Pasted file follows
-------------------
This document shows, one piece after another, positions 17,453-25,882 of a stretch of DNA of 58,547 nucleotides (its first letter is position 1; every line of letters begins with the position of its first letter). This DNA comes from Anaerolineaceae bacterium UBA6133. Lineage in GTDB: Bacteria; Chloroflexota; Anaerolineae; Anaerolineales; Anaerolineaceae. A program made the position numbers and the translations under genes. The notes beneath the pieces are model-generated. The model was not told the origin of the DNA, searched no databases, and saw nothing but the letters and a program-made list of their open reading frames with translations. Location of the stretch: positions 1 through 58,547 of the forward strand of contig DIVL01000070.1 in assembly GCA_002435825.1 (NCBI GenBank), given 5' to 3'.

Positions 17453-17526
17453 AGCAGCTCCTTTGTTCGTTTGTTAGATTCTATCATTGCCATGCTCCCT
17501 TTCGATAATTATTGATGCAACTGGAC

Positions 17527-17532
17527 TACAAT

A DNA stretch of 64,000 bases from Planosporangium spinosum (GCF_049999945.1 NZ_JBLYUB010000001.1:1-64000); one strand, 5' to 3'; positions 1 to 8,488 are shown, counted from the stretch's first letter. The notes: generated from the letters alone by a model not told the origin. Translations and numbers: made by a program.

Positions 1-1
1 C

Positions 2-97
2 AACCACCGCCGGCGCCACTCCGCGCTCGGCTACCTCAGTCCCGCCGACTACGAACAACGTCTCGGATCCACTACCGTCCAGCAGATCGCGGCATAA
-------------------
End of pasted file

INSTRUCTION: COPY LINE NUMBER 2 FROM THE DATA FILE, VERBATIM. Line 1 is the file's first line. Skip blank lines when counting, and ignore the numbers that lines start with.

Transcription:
Positions 17453-17526